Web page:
Standard Article

Neurotransmitters, Electrochemical Detection of

Electroanalytical Methods

  1. Thomas L. Colliver,
  2. Andrew G. Ewing

Published Online: 15 SEP 2006

DOI: 10.1002/9780470027318.a5309

Encyclopedia of Analytical Chemistry

Encyclopedia of Analytical Chemistry

How to Cite

Colliver, T. L. and Ewing, A. G. 2006. Neurotransmitters, Electrochemical Detection of. Encyclopedia of Analytical Chemistry. .

Author Information

  1. Pennsylvania State University, PA, USA

Publication History

  1. Published Online: 15 SEP 2006


In this article, various electrochemical methods used in neuronal cell studies are examined. Electrochemical methods useful for investigating neuronal communication directly in the brain and in ex vivo brain slices are discussed. Additionally, we describe how voltammetric methods can be used to make intracellular and extracellular measurements at single cells. Technical aspects of each method are emphasized and selected applications are highlighted.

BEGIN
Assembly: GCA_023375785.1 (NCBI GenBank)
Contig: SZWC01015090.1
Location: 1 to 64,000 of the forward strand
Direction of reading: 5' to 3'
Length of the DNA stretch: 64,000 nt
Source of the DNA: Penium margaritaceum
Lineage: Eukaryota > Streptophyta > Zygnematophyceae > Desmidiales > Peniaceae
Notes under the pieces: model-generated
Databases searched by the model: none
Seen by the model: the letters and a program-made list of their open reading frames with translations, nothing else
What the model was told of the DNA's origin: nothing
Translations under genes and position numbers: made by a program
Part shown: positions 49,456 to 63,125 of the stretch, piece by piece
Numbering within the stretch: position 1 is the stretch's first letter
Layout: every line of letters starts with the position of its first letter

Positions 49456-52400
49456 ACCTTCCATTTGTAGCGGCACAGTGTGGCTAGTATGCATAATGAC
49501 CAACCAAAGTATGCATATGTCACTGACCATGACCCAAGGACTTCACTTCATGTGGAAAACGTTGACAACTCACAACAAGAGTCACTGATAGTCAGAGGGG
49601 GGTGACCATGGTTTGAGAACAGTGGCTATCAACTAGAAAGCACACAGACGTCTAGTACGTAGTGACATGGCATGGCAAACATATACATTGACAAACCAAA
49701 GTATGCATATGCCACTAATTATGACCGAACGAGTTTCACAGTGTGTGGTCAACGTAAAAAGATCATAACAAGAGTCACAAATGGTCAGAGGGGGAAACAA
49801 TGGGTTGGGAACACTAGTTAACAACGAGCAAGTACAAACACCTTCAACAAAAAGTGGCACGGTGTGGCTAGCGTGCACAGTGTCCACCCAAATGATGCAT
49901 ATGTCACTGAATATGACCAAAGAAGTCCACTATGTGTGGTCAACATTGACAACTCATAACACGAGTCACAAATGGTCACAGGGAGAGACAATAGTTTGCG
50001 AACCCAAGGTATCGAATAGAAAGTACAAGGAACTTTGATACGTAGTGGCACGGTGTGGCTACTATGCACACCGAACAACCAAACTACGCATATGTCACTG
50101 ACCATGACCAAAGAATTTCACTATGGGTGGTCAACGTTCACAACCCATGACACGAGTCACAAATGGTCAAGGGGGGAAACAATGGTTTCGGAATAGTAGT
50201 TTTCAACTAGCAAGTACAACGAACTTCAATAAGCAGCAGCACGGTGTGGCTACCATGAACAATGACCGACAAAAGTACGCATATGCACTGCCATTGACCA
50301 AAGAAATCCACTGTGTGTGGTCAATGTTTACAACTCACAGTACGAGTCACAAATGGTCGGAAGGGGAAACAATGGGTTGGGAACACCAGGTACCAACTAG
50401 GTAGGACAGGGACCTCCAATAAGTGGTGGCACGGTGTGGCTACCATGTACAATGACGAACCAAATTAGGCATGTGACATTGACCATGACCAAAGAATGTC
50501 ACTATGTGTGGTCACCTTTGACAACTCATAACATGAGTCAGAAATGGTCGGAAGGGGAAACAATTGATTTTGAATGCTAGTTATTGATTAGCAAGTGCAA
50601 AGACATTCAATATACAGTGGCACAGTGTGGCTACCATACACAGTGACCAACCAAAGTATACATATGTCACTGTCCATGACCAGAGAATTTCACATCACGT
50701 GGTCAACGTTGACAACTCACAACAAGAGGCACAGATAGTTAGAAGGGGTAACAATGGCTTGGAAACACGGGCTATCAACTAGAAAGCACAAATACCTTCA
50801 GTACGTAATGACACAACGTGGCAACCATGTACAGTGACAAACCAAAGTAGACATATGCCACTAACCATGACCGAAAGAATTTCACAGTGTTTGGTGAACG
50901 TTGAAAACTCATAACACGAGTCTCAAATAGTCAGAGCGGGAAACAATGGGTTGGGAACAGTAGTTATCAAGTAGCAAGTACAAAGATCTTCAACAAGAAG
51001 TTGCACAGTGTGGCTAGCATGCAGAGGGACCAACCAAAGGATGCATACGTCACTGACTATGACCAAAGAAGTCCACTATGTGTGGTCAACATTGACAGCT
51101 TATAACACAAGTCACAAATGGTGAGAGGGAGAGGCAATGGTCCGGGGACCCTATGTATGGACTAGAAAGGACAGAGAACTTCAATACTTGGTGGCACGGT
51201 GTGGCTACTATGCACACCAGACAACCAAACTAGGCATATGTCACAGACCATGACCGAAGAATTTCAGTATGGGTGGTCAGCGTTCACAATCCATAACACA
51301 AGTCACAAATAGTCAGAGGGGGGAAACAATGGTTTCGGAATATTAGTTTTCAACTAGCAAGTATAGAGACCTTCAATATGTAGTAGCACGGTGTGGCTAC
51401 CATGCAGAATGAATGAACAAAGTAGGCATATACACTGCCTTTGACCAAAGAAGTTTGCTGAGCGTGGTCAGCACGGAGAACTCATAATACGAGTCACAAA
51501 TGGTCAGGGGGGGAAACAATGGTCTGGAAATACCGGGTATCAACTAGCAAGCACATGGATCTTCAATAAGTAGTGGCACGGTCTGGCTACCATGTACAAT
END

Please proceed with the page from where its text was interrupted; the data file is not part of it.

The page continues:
Although techniques such as electron microscopy and patch clamp can be used to visualize and monitor cellular events, electrochemical methods can provide chemical information about neurotransmitters being released and transported in brain tissue or even at single cells. The main competing technique for in vivo measurements of neurotransmitters is microdialysis. Although microdialysis coupled to separation techniques can be more selective and more sensitive than electrochemical methods, the latter methods are considerably faster and more accurate in determining the in vivo concentration. At single cells, electrochemistry provides extremely small probes compared to microdialysis thus facilitating measurements of single-cell events. Here, again, the response time associated with electrochemical methods is important for measurements of millisecond exocytosis events.

Electrochemical methods are clearly a powerful means to measure rapid changes in neurotransmitters that are electroactive and found in tissue or cellular microenvironments.